The New Japanese Poetry


01Rewriting Humanity2020071220200718 (R4)Poet and Editor Jordan Smith uncovers the unexpected skills of global poets who worked in detention centres and prisons, helping the youth detainees within them process their experience.

American poet Seth Michelson has been working with young children in migrant detention centres, who have been separated from their families and everything they know. Across the ocean, in Japan, poet RYO Michico brought poetry workshops to Nara Juvenile prison which housed youth offenders who have been convicted of crimes. While the young poets they work with are processing trauma of very different circumstances, both Seth and Michiko helped the children find a voice through which to narrate and grasp their own pasts, and to find hope.

Jordan Smith brings Seth and RYO together in conversation to share their experiences, and to hear powerful poetic works that come from unexpected voices.

All the poetry in this programme is written by the young detainees. Seth's work culminated in the poetry anthology Dreaming America. RYO Michico's work has resulted in three poetry books in Japanese - Chose White because the Sky Is Blue, And Kindness Flowed Out, and For a More Beautiful World. An excerpt translation is available in the Tokyo Poetry Journal volume 10.

Produced by Anishka Sharma
A Whistledown production for BBC Radio 4

Spotlighting the poetry of young people in migrant detention centres and juvenile prisons.

Poet Jordan Smith explores how Japanese poets are pushing creative boundaries.

Conversations with poets working in detention centres to fight human rights injustices.

Jordan Smith presents a two-part series on trends in Japanese poetry.

Bilingual poet Jordan smith uncovers the unexpected skills of global poets who are working in detention centres and helping those detained to fight for their human rights.

Around the world, children are imprisoned for crimes often resulting from circumstances beyond their control - the need to flee a dangerous homeland, or the struggle to survive amid parental neglect, abuse, or poverty. Most have not known stable, loving childhoods, and some have become deeply, dangerously jaded. The Nara Juvenile Prison situated outside the ancient capital of Japan, Nara City, has sought to humanize prison conditions for inmates, by teaching crafts and skills, and affording them experiences that help deepen self-understanding and enrich their connections to this world.

Japanese poet Ryo Michiko has brought poetry workshops to the prison - helping children find a voice through which to narrate and grasp their own pasts, and to find hope. Her workshops have so far resulted in three books of poetry.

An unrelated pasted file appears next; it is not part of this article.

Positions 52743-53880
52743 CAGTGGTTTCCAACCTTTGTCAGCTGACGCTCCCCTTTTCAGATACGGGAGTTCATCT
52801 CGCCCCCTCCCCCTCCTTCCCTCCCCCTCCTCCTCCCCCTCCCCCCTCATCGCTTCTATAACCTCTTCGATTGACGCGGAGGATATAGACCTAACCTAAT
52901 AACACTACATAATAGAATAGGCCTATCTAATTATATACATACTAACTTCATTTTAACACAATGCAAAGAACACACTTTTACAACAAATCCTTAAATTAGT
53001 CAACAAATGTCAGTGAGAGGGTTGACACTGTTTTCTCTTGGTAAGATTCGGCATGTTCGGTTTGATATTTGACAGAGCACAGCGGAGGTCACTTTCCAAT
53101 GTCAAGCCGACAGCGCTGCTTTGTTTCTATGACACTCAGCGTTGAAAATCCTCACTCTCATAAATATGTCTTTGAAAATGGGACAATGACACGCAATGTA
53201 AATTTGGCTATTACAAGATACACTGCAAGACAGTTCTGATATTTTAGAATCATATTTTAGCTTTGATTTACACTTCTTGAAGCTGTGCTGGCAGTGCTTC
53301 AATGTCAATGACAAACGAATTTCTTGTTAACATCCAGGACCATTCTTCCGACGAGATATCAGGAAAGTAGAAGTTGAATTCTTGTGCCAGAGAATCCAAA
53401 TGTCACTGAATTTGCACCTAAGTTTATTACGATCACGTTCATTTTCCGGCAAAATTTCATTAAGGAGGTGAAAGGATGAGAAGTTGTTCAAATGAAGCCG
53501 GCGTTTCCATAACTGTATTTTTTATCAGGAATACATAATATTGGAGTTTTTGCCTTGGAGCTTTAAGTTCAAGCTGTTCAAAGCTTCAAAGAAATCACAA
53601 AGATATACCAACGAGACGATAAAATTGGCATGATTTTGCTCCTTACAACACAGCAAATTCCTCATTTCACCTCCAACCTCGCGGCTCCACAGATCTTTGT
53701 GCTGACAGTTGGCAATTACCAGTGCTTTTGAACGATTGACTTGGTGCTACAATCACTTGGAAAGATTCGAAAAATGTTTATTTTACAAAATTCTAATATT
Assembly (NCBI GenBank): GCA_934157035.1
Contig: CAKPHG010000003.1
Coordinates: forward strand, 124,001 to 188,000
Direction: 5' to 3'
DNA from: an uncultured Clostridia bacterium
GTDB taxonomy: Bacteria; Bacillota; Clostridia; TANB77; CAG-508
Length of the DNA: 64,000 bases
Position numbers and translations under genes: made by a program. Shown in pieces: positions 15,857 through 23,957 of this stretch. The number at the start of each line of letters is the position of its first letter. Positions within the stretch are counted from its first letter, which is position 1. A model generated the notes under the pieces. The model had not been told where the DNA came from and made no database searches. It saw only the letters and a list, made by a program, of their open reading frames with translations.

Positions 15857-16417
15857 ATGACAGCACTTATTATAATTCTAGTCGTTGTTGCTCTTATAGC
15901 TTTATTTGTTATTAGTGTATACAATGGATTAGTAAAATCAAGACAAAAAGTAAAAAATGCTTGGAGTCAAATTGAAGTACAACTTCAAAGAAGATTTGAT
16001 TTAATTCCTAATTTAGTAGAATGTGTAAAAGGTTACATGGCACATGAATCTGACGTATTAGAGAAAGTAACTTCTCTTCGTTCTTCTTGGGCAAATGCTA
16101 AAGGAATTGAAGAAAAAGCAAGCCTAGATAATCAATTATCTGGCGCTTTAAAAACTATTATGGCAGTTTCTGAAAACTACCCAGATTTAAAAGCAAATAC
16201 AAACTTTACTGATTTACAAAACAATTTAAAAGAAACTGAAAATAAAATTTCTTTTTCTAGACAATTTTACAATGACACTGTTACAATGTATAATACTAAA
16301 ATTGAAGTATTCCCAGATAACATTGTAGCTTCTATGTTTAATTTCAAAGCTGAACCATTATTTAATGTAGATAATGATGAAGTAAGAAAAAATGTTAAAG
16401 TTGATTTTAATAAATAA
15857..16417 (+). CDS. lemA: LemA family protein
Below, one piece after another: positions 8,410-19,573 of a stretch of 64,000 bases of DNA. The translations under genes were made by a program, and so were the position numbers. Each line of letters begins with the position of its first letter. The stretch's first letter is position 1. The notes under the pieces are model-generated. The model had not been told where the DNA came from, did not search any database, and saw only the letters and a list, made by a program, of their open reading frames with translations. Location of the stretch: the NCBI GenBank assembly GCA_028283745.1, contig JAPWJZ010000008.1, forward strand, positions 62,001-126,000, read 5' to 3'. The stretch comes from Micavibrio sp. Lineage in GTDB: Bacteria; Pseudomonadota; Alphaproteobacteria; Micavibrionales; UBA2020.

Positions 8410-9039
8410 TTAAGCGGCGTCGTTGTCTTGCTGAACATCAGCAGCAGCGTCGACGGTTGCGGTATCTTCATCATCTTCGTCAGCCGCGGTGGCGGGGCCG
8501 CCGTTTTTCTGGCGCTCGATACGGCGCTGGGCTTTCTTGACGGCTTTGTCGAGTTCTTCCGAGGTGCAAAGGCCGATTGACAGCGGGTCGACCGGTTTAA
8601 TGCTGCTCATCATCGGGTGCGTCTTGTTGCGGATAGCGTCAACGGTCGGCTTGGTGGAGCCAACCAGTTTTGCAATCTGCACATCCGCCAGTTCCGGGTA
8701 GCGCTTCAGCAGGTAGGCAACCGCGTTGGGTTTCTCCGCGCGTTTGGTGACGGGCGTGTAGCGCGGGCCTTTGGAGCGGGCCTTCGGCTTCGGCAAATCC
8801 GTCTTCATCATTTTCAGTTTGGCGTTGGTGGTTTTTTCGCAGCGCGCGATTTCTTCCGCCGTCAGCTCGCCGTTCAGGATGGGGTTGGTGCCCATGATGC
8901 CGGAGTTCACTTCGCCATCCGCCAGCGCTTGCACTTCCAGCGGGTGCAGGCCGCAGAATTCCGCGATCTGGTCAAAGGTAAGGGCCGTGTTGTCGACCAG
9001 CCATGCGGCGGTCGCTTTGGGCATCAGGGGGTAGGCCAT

Across the ocean, in the United States, parallel projects have taken root. Award-winning poet Seth Michelson (Professor of Creative Writing at Washington and Lee University) has been working with the mothers of imprisoned migrant children in facilities that require high levels of security clearance to get access.

Jordan Smith brings Seth and Ryo together to share their experiences, discuss how they deal with the surrounding trauma of their work, and consider what poets can offer to a modern world that is rife with injustice.

02Beneath And Beyond Tokyo2020071920200725 (R4)Poet and editor Jordan Smith follows the work of Japanese poets who are experimenting with new poetic forms in order to embed poetry into the Tokyo landscape.

Jordan meets Tokyo based poet Nagae Yuki who has taken inspiration from the genre of steric poetry to celebrate a phenomenon that is completely unique to this city. He also follows a theatrical poetry project, known as Heterotopia, which aims to preserve the historic influence that Asian immigrants have had on Tokyo. A group of Japanese poets came together to lay poems at specific landmarks around the city, creating a virtual audio tour for thousands of visitors. And finally, we hear poet Shiraishi Kazuko's sensual homage to the city, entitled “My Tokyo”.

Produced by Anishka Sharma.

With thanks to Darin Dahlinger and Jae Bordley.

A Whistledown production for BBC Radio 4

Following the Japanese poets who are embedding poetry into the city of Tokyo.

Poet Jordan Smith explores how Japanese poets are pushing creative boundaries.